A glimpse of the future as young European nuclear
professionals focus on nuclear agenda
The European Young Generation Forum, a biannual
conference that brings together young nuclear professionals, industry
specialists and guest speakers from the world of politics and
academia, was hosted this year by the Dutch Young Generation Network
from 5 to 10 June 2007. It took place in that beautiful city synonymous
with tolerance and diversity, Amsterdam. Over 80 participants
from around 20 countries attended.
The former Dutch Prime Minister, Dr. Ruud Lubbers,
kicked off the conference. He stressed the role that young nuclear
professionals can play in promoting the economic and environmental
benefits of their industry: “You are the young people who
are looking to the future. Don’t be defensive and wait for
politicians, take the lead on this issue yourselves.” Mr.
Lubbers also expressed his strong conviction that renewables and
nuclear energy were both necessary to tackle current energy issues.
Professor van der Hagen, Director of the Reactor Institute in
Delft, then gave an overview of the energy situation worldwide
and in the Netherlands and underlined that no energy revolution
was feasible without nuclear power.
Dr. Frank Deconinck, the President of ENS, encouraged
young nuclear scientists to be open and transparent in order to
increase the credibility of the nuclear community and to improve
public acceptance of nuclear power.
The rest of the conference focused on various
key issues including Generation IV, energy market liberalization,
the hydrogen economy, public opinion and the media. The sessions
featured speakers from the CEA (France), ADS, EnBW and Aara-Tessin
(an energy service provider from Switzerland) and FORATOM.
A lively debate then took place between a nuclear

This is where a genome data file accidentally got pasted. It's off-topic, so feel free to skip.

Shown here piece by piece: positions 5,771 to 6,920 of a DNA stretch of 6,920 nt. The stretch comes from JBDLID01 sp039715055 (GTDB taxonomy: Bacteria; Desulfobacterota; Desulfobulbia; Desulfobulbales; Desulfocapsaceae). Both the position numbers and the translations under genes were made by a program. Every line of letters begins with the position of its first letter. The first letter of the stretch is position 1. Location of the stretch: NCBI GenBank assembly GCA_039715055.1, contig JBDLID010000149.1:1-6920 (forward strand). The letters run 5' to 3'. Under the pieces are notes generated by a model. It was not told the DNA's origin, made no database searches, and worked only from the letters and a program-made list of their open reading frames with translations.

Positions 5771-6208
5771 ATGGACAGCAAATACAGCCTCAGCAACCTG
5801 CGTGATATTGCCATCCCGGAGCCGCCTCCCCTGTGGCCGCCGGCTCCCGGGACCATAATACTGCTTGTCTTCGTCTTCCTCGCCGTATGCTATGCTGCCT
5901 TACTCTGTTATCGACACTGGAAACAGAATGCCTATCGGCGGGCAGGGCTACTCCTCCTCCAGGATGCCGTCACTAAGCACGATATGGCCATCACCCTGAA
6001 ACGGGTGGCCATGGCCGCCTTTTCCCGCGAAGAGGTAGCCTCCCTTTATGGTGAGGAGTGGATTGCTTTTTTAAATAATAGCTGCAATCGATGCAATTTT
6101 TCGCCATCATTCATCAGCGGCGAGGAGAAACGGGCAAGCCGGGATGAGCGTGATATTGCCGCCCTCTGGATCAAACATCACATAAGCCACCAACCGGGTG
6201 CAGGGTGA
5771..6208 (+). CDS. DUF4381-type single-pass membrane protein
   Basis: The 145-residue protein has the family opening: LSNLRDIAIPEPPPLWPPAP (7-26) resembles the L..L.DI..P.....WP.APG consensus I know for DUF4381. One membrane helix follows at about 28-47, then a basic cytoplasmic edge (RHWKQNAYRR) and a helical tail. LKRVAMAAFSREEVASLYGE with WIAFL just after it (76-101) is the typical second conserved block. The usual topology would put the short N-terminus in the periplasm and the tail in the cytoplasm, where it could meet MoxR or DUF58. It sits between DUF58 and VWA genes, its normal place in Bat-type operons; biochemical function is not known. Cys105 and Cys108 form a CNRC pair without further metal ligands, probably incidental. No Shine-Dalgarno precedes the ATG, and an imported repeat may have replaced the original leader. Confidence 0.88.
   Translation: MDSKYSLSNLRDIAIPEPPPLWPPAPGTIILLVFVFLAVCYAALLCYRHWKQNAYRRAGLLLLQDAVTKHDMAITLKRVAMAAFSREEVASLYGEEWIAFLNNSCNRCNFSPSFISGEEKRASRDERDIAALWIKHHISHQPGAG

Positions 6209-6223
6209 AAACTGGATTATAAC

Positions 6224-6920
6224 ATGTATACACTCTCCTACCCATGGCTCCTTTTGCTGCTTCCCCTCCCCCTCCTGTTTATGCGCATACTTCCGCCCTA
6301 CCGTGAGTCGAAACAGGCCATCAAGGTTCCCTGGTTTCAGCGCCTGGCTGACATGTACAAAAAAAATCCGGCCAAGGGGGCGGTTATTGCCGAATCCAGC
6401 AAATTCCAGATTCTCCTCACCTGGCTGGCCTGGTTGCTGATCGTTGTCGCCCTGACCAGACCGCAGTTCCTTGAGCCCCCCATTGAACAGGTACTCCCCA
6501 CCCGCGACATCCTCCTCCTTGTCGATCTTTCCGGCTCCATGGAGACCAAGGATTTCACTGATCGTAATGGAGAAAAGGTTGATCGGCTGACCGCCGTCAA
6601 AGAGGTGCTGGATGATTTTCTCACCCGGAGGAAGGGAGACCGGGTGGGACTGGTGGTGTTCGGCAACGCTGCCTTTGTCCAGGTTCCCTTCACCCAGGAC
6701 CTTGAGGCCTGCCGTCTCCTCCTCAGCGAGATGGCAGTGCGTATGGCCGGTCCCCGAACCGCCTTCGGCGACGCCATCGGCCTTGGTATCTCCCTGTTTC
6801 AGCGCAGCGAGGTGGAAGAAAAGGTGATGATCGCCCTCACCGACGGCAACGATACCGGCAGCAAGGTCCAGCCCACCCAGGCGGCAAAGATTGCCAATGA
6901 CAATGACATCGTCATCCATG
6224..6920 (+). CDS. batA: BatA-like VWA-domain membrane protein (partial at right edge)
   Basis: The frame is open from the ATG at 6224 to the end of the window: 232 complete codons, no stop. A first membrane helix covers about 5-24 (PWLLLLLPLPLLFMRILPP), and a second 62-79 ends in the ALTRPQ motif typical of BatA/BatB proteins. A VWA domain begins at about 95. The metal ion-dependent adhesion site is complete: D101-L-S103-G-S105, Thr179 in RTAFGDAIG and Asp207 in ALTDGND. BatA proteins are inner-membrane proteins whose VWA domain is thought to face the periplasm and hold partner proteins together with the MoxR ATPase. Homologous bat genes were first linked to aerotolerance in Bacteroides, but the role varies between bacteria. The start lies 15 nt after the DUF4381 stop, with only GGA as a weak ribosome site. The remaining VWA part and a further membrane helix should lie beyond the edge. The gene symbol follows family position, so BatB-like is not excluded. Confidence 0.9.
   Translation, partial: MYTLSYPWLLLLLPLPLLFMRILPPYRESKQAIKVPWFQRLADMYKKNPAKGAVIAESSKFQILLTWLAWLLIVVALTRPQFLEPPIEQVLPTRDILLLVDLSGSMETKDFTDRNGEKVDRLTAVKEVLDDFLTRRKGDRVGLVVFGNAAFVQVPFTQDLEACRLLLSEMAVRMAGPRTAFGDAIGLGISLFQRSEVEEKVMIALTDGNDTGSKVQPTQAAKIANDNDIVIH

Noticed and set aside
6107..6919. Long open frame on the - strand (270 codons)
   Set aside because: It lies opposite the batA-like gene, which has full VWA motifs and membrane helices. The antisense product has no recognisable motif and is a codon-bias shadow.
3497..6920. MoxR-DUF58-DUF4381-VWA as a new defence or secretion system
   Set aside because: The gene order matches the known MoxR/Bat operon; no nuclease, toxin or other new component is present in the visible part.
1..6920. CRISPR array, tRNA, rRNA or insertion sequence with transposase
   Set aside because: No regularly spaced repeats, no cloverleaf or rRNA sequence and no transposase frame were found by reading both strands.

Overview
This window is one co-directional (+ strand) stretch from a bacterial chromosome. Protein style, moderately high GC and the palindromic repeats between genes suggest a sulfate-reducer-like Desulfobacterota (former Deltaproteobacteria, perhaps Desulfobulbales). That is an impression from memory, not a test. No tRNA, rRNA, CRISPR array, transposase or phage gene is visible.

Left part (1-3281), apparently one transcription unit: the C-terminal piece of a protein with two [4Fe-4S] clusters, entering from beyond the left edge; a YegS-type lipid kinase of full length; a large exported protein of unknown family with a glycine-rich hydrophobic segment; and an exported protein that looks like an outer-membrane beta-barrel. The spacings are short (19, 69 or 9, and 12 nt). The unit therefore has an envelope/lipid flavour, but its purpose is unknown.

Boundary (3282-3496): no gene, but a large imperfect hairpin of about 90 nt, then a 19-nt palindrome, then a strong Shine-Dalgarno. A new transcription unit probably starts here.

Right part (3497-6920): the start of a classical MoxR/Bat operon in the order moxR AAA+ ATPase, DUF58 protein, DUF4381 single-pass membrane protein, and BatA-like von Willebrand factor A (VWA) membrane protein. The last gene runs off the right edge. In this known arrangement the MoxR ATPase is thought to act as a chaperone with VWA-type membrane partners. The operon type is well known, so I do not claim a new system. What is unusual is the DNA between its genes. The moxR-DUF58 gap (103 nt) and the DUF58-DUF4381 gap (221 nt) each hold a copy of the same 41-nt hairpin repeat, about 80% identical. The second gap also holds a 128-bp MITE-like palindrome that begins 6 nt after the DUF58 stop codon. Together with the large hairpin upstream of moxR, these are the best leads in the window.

advocate, Gerardo del Caz Esteso, from the Spanish parliament
and Heleen de Coninck (from the Energy Research Centre of the
Netherlands (ECN)), who believes that the risks posed by nuclear
energy outweigh its advantages and that it’s better to invest
in renewables and carbon capture and sequestration (CCS). The
audience took part in the debate, which triggered discussions
about which energy technologies are suitable to meet future energy
Juliette van der Laan, P.R. Manager at NRG (the
Dutch national nuclear research institute, in Petten), delivered
an interesting speech on how to deal with the media. She also
stressed the need to be open and transparent with the media and
to give them useful and concrete tips to the nuclear scientists
who are nominated to talk to the Dutch television during the technical
Organisation team EYGF 2007
The young nuclear professionals
then boarded a bus to Petten, to visit NRG’s facilities.
The participants could visit either the High Flux Reactor
(HFR) and the European Commission’s Joint Research
Centre (JRC) Hydrogen Laboratories, or the Hot Cell laboratories
and the ECN’s Renewable Energy Test Centre. The Dutch
television channel NOS followed the group throughout the
visit of the HFR and interviewed three representatives of
EYGF - from the Netherlands, Spain and Finland respectively.
The HFR, which is owned by the JRC and run by NRG-staff,
is used for the research of materials used for fission and
fusion, and also for producing isotopes for
medical applications (www.nrg-nl.com).
The programme was then broadcast during prime time hours.
The “fusion road show” was also “performed”
during EYGF. This show aims to explain the fundamental principle
of fusion in a clear and understandable way. It is based on the
CD Fusion - Power for Future Generations, produced by the European
Fusion Development Agreement (EFDA), which is available at:
EYGF was a great success and contributed to enhancing the profile
of the nuclear community.
The programme and the presentations during the forum are available